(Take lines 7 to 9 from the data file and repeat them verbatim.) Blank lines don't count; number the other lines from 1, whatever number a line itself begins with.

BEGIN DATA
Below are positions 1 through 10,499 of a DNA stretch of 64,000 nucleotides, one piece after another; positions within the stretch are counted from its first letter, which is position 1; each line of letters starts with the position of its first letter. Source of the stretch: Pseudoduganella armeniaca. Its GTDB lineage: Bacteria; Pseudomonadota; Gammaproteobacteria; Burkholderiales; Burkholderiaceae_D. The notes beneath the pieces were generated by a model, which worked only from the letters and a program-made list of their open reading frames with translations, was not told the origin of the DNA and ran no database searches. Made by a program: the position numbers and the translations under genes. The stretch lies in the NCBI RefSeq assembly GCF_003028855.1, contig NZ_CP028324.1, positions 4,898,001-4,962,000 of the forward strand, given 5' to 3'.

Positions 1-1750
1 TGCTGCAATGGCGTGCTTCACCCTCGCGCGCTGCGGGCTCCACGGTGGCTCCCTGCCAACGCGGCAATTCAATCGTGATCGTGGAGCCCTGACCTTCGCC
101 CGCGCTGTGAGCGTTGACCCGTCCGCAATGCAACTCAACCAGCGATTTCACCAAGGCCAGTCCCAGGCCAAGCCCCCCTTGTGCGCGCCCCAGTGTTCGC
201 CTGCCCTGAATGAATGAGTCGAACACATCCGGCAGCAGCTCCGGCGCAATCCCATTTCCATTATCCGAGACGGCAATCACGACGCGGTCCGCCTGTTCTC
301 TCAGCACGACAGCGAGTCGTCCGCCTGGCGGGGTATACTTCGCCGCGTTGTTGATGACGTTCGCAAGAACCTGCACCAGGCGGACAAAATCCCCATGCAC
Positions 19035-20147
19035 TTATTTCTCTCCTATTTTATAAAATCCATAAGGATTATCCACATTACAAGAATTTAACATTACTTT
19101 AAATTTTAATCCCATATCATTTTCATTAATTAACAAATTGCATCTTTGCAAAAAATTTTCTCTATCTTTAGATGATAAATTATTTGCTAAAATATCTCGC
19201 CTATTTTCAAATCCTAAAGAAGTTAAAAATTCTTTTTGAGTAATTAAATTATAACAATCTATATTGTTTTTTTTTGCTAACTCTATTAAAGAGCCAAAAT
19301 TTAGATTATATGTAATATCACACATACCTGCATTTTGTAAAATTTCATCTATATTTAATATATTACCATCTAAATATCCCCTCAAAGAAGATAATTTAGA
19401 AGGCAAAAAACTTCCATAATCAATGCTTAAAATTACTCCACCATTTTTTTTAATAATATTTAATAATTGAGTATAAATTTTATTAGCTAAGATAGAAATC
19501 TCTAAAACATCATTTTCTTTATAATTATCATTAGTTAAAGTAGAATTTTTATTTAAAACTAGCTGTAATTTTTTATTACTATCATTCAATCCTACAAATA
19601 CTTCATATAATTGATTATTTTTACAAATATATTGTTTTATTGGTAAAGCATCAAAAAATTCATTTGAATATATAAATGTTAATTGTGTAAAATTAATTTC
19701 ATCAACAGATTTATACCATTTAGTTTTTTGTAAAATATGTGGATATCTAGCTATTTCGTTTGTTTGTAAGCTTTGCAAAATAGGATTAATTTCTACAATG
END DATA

Positions 19035-20147
19035 TTATTTCTCTCCTATTTTATAAAATCCATAAGGATTATCCACATTACAAGAATTTAACATTACTTT
19101 AAATTTTAATCCCATATCATTTTCATTAATTAACAAATTGCATCTTTGCAAAAAATTTTCTCTATCTTTAGATGATAAATTATTTGCTAAAATATCTCGC